Looking to buy a house? Here’s something you might not have considered: Putting money aside from your regular paycheck could delay your mortgage. It may seem counter-intuitive, but I’ll explain.
The decision to purchase a house is a big one. You need strategic planning, an above average credit rating, a good handle on any debt and a good income. Being able to put aside up to 3.5% of the whole price can make all the difference in some cases. In other situations, you might need to put down as much as 20% of the total price of your dream home.
Unfortunately, certain types of savings are better than others. When you put aside money from your paycheck (a great way to build financial discipline), that money is not necessarily eligible to be used as a down payment. In the mortgage world, it is referred to as ‘income from assets’ (the asset being your paycheck), and this type of income is generally frowned upon.
Let’s imagine your earnings after tax for that month is $6000. That $6000 would need to remain in your bank account for at least 60 days for it to be deemed ‘seasoned’ enough for the down-payment. This is a way for banks to be sure that you aren’t just using your earnings to close the deal, but can save on your own. If you are in the middle of closing a deal on a house, this ‘unseasoned’ money might stall that process. In the event that this is your only option for the down-payment, we suggest you make sure the funds have been in your account for at least 60 days.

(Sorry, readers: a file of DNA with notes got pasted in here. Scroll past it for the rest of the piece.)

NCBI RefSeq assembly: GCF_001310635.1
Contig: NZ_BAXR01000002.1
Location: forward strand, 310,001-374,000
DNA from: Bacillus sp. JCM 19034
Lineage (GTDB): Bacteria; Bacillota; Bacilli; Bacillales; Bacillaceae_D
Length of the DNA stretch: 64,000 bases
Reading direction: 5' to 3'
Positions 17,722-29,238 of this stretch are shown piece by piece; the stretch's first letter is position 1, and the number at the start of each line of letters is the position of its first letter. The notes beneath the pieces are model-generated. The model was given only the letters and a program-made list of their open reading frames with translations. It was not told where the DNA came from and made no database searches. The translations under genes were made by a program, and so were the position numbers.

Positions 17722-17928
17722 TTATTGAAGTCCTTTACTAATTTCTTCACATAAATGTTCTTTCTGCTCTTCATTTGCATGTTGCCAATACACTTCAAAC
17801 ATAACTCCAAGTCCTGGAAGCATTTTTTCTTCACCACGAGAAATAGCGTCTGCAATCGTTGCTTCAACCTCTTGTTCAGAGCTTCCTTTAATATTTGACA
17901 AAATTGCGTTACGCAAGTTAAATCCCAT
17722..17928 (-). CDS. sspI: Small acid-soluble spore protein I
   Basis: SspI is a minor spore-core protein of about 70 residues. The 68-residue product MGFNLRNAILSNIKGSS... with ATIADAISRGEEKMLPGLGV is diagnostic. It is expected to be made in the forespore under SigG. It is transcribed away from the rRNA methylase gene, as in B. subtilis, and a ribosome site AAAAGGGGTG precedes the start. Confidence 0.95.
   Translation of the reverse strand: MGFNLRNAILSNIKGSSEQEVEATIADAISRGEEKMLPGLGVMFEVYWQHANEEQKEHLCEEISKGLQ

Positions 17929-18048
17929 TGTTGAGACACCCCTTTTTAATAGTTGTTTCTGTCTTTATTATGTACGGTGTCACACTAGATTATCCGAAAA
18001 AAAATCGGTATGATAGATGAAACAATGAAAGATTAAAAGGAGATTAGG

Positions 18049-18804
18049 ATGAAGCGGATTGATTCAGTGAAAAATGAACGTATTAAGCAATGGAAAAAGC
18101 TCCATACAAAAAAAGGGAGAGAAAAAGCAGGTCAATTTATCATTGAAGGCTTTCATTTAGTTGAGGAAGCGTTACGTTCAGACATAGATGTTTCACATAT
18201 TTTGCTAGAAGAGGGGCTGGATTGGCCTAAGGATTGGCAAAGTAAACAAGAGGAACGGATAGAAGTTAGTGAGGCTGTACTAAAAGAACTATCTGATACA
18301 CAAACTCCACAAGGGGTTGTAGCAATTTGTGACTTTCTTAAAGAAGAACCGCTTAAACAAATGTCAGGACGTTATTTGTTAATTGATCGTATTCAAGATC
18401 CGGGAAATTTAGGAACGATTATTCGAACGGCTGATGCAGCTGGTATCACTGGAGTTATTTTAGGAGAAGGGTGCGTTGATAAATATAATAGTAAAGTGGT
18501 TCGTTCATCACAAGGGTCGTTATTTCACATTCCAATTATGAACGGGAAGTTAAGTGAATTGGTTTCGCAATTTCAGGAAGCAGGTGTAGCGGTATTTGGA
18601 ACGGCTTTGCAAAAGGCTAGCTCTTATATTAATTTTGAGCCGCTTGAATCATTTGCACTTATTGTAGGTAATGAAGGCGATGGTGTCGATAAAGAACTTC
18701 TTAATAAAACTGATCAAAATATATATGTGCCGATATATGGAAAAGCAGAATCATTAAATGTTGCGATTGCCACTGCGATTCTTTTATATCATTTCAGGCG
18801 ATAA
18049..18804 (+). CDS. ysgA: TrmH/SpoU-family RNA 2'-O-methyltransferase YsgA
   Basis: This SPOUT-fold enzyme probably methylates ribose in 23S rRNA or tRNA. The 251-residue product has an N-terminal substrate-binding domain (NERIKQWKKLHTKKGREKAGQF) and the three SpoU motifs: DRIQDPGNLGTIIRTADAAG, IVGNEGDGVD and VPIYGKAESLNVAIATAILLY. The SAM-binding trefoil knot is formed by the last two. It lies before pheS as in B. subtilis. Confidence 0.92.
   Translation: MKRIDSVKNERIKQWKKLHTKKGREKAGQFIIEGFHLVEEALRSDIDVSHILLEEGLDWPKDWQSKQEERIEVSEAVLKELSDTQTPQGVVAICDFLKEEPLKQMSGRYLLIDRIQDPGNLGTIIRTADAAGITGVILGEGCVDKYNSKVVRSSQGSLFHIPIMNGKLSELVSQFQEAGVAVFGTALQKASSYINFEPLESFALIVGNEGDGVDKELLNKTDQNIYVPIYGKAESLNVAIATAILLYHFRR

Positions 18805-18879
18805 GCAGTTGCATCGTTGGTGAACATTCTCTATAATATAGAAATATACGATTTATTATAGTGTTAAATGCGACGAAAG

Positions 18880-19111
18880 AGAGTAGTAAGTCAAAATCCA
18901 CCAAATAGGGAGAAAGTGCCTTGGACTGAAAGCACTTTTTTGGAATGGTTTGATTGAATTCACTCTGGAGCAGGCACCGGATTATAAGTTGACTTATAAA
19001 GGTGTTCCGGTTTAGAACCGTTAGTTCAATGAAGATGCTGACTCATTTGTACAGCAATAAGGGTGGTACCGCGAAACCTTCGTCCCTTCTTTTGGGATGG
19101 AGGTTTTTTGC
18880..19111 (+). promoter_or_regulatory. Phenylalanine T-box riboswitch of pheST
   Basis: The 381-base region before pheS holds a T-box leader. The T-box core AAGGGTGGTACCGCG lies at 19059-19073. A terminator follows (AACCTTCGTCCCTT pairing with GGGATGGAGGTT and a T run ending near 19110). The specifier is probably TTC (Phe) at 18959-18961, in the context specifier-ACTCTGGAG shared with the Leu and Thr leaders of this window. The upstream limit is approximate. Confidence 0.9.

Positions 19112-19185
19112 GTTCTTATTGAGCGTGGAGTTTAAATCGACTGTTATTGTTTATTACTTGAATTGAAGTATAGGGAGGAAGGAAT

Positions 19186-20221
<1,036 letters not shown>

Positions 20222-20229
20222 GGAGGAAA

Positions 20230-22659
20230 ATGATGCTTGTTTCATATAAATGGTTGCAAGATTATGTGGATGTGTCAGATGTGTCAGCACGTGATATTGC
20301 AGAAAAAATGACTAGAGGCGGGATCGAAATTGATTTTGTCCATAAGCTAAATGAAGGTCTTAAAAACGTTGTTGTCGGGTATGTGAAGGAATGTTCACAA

Now, while this is in no way the biggest consideration in the whole process of buying a home, it is definitely something that your banker will look into. You don’t want to give them any reason to delay your dreams of being a homeowner. Using your latest paycheck in particular will be a red flag to any bank’s underwriter. It’s like putting your hand between the elevator doors just before they close rather than pressing the button and waiting for it like everyone else.
If your main obstacle to getting a mortgage right now is cash, don’t worry; all is not lost. One option might be to create a new savings plan and wait until you do have enough money saved up. Another is to ask for a contract over a longer term. Your lender will have his own targets, so he/she could help you come up with a plan to get your cash ready.
P.S., Mortgage lenders will be looking for applicants with good credit ratings, so it is in your best interest to find out whether you are one of them. A high credit score can also get you lower monthly payments and better rates.
I recommend you watch the tutorial videos here, and request a FREE 15 minute Home Buying Strategy Session afterwards: Click Here To Watch Credit Tutorials